Mom’s tomatoes didn’t do as well as mine because her patio doesn’t get as good sun as my tiny corner of garden off the back porch of my house.  But, hers did thrive and they did produce and they are enough and I’ve had plenty of my own to spare and share.  We’ve shared quite a few of her tomatoes these past 6 weeks, in tomato and mayo sandwiches, of which neither of us ever tire & will miss sorely when the growing season is past.  The growing, harvesting and consuming these tomatoes has been a focal point for us, something we share in common, something that,  from the tending and the nurturing & consuming, has undeniably brought us closer together & has given us a sense of comfort and even joy.  Something that shows we’ve always been close together, just never realized it….

We’ve spent quite a few hours on her patio this past summer tending the tomatoes and getting lost in conversation about past gardens, past events and people who are gone.  We discussed current events in the family, our community, the world….

Yesterday, in the sunlight and early afternoon almost autumnal shadows,  we discussed how we’d garden differently on her patio next growing season.

Advertisements
This entry was posted in Uncategorized. Bookmark the permalink.

6 Responses to Tomato Time

  1. beetleypete says:

    Sounds like a nice bit of quality time with your Mum, and some heartwarming recollections too.
    You really are the tomato queen Gretchen. I should fly you over to tend our garden, if the moles leave us anything to tend!
    Best wishes from England as always, Pete.

    • I truly surpassed my goal in tomato growing this summer, much to my surprise and pleasure. 2 people have asked me to tend their tomatoes next summer but none so far away as you. I think the secret is the compost I used. I have no idea what to do about moles except maybe get a cat.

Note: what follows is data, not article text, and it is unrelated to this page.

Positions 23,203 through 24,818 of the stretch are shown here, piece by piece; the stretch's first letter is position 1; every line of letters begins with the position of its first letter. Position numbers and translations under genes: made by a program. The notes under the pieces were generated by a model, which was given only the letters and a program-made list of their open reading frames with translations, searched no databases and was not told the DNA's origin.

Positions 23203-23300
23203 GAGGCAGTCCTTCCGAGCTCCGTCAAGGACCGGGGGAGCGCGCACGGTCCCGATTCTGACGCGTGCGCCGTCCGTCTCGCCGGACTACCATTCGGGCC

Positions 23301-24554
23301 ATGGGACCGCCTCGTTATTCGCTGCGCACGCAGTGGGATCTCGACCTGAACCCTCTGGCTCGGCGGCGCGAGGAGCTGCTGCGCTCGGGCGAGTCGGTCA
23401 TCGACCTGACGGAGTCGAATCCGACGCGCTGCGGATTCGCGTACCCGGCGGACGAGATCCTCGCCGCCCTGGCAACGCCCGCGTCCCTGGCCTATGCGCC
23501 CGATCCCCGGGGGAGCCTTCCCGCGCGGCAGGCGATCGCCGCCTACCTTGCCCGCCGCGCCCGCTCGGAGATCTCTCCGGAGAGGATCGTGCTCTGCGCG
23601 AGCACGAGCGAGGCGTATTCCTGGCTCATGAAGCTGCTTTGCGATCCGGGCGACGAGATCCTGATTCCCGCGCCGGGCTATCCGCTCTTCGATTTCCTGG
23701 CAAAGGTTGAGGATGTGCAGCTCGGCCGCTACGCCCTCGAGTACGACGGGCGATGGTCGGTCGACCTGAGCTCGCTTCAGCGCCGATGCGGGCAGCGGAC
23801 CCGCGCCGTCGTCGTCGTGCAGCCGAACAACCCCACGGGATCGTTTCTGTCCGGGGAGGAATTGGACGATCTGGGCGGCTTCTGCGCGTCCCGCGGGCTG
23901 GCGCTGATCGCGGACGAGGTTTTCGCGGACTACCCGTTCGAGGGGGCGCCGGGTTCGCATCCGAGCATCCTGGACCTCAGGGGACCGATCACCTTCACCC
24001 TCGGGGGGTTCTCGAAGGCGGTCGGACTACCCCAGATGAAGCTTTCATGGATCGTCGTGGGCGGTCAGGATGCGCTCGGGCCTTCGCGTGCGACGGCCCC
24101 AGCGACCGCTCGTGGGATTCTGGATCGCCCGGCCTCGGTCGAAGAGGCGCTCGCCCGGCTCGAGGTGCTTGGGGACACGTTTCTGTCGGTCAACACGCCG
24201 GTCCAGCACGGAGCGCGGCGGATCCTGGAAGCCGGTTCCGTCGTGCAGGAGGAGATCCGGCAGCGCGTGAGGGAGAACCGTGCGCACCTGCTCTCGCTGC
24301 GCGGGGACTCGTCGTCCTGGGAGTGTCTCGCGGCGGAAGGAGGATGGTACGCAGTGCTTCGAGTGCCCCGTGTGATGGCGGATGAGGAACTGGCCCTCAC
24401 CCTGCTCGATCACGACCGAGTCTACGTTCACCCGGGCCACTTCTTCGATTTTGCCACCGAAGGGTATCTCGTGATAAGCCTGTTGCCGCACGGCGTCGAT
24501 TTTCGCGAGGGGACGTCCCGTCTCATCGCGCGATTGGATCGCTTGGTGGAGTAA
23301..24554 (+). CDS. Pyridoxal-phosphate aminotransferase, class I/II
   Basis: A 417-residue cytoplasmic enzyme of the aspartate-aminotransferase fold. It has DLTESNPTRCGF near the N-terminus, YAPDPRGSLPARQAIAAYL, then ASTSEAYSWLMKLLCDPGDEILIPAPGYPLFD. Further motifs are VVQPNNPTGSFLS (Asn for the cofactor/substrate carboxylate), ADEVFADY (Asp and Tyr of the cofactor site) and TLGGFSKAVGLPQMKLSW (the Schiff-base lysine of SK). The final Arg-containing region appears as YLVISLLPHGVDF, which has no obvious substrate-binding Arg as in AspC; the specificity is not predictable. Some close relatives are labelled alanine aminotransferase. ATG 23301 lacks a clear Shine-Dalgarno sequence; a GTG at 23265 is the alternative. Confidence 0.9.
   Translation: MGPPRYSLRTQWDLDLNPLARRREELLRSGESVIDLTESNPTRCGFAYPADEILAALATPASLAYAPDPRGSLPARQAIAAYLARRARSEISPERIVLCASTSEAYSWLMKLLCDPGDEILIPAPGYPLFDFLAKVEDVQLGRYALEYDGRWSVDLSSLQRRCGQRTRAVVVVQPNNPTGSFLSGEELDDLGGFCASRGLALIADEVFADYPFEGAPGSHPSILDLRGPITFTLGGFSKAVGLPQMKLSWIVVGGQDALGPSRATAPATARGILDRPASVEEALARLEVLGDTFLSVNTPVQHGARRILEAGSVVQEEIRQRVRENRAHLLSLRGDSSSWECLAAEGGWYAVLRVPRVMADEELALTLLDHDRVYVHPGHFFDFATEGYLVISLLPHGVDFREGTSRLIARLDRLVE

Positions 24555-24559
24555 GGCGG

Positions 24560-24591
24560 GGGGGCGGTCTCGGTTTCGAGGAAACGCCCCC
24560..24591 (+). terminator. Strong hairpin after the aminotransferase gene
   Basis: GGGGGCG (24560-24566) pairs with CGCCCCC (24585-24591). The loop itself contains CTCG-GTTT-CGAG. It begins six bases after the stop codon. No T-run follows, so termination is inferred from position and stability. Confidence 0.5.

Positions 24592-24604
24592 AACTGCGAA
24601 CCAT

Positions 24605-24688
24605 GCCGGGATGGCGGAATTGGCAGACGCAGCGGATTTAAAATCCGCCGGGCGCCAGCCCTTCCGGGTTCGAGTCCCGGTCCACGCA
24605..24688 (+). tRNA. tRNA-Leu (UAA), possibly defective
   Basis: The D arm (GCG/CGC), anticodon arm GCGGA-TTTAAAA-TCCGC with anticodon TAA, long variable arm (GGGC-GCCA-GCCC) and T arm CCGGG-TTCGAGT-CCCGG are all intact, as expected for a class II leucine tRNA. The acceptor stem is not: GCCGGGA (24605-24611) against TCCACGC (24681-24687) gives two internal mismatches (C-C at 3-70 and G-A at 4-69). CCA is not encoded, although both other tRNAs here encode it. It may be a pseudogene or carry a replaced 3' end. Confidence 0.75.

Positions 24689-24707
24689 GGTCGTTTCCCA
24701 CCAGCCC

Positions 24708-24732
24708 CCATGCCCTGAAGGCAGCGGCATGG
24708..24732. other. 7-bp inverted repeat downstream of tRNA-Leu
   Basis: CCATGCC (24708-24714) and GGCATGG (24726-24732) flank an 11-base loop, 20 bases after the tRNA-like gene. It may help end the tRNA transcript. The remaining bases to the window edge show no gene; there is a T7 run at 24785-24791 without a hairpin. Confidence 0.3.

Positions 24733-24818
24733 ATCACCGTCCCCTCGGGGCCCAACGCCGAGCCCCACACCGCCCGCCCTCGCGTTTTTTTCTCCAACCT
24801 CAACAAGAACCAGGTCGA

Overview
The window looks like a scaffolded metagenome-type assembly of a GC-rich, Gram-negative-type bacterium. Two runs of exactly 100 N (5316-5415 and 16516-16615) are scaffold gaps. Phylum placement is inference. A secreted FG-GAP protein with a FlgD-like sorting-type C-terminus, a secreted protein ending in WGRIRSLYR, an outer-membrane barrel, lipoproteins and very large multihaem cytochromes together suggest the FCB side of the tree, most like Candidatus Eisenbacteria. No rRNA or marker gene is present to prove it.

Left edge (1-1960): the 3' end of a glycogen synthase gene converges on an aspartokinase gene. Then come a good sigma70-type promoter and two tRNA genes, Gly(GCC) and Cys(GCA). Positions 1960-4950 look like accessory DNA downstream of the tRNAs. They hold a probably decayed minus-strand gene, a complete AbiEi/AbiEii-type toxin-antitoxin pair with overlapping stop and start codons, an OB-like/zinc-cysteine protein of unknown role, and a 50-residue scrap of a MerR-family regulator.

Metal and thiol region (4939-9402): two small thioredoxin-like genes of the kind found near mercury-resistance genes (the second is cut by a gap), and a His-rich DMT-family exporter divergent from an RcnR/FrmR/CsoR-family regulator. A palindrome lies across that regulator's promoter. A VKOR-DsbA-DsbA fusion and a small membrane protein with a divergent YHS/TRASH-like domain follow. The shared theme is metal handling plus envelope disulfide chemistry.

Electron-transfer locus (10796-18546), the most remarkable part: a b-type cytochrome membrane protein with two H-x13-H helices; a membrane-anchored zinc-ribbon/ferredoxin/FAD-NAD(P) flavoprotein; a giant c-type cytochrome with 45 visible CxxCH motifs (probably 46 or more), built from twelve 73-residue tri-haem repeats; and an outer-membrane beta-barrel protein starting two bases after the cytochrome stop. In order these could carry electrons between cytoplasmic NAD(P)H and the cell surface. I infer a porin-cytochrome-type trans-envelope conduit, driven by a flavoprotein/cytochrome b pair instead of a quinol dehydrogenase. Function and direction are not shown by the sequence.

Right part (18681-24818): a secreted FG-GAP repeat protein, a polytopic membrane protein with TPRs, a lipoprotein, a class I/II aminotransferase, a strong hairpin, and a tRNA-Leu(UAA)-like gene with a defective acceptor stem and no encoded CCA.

I’ve enjoyed the time with my mom. She loves tomatoes and tomato & mayo sandwiches as much as I.

      Best wishes from New England to England! GG

  2. candidkay says:

    Nothing has ever tasted quite as good as tomatoes from my Dad’s garden. Plain, with a little bit of salt, right off the vine. Yum.

    • A few weeks ago I didn’t know what to have for breakfast. I decided to have a tomato so stepped out my back door with salt shaker in hand, picked a big fat tomato and sat on the porch stairs in the sun, eating my breakfast. All I could think at that moment is Life is Good.

  3. Tomato slice grilled cheese sammich

  4. Egg salad taco filled with fresh tomato!

Leave a Reply

Fill in your details below or click an icon to log in:

WordPress.com Logo

You are commenting using your WordPress.com account. Log Out / Change )

Twitter picture

You are commenting using your Twitter account. Log Out / Change )

Facebook photo

You are commenting using your Facebook account. Log Out / Change )

Google+ photo

You are commenting using your Google+ account. Log Out / Change )

Connecting to %s